Unchurched Kids Drawn to Church's MEGA Sports Camp
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“We had 115 kids register,” Bridgewater says, “and 90 percent of those kids were visitors. Of those visitors, 60 percent or more had never even heard the name of Jesus.”
MEGA Sports Camp provides churches with the ability to combine a variety of sports clinics (and even some non-sport activities) with periods of teachings from the Bible and group interaction. This year’s “Team Spirit” camp focused on stories about Jesus and His team of disciples.
“The Bellevue school district has more than 80 different languages spoken, it’s unbelievably diverse,” says the 27-year-old Bridgewater. “Many of those families are from India, with a majority of those being Hindu. The question for all the churches in this area is how do we reach Hindus?”
One of the struggles in communicating the gospel to Hindus is that they have so many gods. Adding another God isn’t necessarily seen as a problem, but making Christ their one and only true God and Savior — that’s a big problem.
Lori Stephen, who works part-time at the church and was in charge of registration and the check-in/check-out process at the camp, agrees with Bridgewater’s evaluation, saying it didn’t take her long to realize that most of the families registering kids had no church affiliation.
However, with the focus of this year’s MEGA Sports Camp being on Christ and His disciples, it was the perfect fit as so few of the children, ages 5 through 12, had any idea who Jesus is, what He has done, or even how to pray.
Although campers were obviously enjoying learning new skills in the offered sports of soccer, basketball, or cheerleading, what was arresting the attention of Bridgewater, Stephen, and other volunteers was the response of the kids to the gospel.
“Many of the children were hearing about a man named Jesus for the very first time,” Stephen says, citing several examples of kids excitedly telling their parents about singing songs about Jesus and later in the week raising their hands to accept Him as Savior.
Soccer was by far the campers’ favorite activity, but Bridgewater says that even on the playing field the lessons continued to draw kids’ attention. “All week long kids were talking about the stories among themselves, what was going on in the stories, during sports and other events,” he says.
Bridgewater says that the Neighborhood Church opts to hold their MEGA Sports Camps in the evenings as a majority of the people in the area are double-income families. The first time the church held a camp, it was during the day and the logistics for parents to drop off and pick up children ended up excluding many kids from participating, so the switch was made.
On the fourth evening of camp, after days of helping kids understand everything from prayer to how much Jesus loves them, Bridgewater, with many parents looking on awaiting dismissal, shared a story, a brief salvation message, and asked kids to raise their hands if they wanted to make Jesus their Lord and Savior. Hands shot up all over the room.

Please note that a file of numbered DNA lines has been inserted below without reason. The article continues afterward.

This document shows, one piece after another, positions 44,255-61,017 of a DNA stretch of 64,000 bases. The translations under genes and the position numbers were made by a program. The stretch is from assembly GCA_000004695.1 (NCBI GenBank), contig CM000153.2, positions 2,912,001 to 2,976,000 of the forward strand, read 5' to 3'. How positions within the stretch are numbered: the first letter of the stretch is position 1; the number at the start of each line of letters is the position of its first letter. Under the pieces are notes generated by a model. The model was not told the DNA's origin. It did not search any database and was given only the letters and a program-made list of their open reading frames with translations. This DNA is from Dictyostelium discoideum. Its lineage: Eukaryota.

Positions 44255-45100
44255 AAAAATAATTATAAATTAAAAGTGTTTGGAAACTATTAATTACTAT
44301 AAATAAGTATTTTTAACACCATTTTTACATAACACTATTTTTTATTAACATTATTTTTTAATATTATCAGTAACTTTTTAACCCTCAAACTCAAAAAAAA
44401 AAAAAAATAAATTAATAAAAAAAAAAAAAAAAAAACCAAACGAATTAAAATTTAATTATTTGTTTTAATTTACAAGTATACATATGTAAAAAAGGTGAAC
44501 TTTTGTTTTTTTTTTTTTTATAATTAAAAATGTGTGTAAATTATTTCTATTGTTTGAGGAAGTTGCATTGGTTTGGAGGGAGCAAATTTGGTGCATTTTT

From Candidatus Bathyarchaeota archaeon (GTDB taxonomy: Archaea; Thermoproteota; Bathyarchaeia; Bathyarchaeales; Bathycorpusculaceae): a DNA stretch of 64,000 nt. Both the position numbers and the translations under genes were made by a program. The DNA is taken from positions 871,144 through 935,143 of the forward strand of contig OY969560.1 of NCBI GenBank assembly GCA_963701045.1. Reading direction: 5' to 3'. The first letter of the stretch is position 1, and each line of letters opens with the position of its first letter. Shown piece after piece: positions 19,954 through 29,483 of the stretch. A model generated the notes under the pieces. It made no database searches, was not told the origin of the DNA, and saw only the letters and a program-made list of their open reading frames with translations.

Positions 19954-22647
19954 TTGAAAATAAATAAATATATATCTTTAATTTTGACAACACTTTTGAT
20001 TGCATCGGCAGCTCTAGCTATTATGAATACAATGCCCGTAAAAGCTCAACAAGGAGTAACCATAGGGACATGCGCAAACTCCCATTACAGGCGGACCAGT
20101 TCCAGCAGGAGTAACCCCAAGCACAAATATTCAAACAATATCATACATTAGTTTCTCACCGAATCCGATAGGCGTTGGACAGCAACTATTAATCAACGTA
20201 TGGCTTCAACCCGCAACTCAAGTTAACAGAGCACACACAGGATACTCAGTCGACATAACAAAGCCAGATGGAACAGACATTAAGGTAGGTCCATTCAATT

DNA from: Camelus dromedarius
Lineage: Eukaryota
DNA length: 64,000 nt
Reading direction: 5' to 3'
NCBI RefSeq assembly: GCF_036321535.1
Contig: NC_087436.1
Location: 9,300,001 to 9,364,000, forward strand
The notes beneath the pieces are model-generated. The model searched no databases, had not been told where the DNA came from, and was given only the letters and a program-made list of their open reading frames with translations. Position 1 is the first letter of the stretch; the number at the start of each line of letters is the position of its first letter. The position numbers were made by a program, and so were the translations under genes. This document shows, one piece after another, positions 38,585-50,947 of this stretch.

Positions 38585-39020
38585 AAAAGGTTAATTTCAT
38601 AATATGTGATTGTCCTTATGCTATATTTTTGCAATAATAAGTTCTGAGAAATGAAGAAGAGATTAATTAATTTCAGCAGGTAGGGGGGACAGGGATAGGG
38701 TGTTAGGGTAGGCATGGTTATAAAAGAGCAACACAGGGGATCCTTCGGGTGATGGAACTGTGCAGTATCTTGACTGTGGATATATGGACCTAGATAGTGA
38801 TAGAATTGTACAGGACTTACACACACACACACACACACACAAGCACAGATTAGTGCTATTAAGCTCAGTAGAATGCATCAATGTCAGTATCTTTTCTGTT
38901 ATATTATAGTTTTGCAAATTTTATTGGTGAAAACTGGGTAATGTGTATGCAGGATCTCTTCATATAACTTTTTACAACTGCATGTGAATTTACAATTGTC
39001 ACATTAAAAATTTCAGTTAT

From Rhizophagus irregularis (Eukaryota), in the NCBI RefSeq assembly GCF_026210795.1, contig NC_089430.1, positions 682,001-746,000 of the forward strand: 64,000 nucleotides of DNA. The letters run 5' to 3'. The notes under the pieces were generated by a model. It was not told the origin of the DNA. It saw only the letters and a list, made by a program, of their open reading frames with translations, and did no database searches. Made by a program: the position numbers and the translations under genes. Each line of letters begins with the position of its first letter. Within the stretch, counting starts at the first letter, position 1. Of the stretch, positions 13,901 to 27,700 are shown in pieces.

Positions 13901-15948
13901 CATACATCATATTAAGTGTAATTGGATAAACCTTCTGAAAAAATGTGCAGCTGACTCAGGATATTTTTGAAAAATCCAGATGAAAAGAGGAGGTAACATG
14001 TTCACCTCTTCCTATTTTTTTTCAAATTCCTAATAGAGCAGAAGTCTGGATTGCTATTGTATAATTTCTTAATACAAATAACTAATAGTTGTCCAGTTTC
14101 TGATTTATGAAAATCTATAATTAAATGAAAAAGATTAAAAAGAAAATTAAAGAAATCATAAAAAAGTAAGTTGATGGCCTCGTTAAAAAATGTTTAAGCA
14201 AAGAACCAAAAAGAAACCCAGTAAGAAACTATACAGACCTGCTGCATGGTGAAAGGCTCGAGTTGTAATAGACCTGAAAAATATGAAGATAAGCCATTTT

“A coach told me about how one little girl looked at her mom, and her mom shook her head ‘no,’” Bridgewater recalls. “But when I led in the prayer of salvation, her coach noticed her repeating the prayer and later she took one of the Now What? booklets.”
Stephen says her heart was filled with joy seeing the kids respond.
“There was a brother and sister who attended camp together and both raised their hands to accept Jesus,” Stephen says. “For those children that raised their hands, the coaches passed out Now What? pamphlets about next steps after accepting Christ. The brother was handed one and told his coach, ‘My sister needs one too. We are going home to read it tonight.’"
Bridgewater prays that seeds of the gospel were also planted into the hearts of the waiting parents.
Both Bridgewater and Stephen agree that what was taking place in the hearts and lives of kids wasn’t the only thing going on — God was using the 40 volunteers, who represented one-fourth of the church’s average attendance on Sundays, to fulfill His purpose.
“I saw people from our church using their God-given talents for the first time,” Stephen says. “I got to see confidence grow, excitement for serving others blossom, and relationships with others outside our church’s walls begin to build.”
Bridgewater isn’t sure how many of the salvation decisions will “stick,” but he’s praying that many will not just stick, but expand to draw family members to Christ.
Perhaps what is most telling about the effectiveness of the camp is a survey the church did following the camp. Of those who responded, 90 percent said they were planning on attending next year and another 90 percent said they would recommend MEGA Sports Camp to a friend or family member.
It would appear the Neighborhood Church and MEGA Sports Camp got it right — provide the opportunity and then step aside and let the Holy Spirit do what only He can do.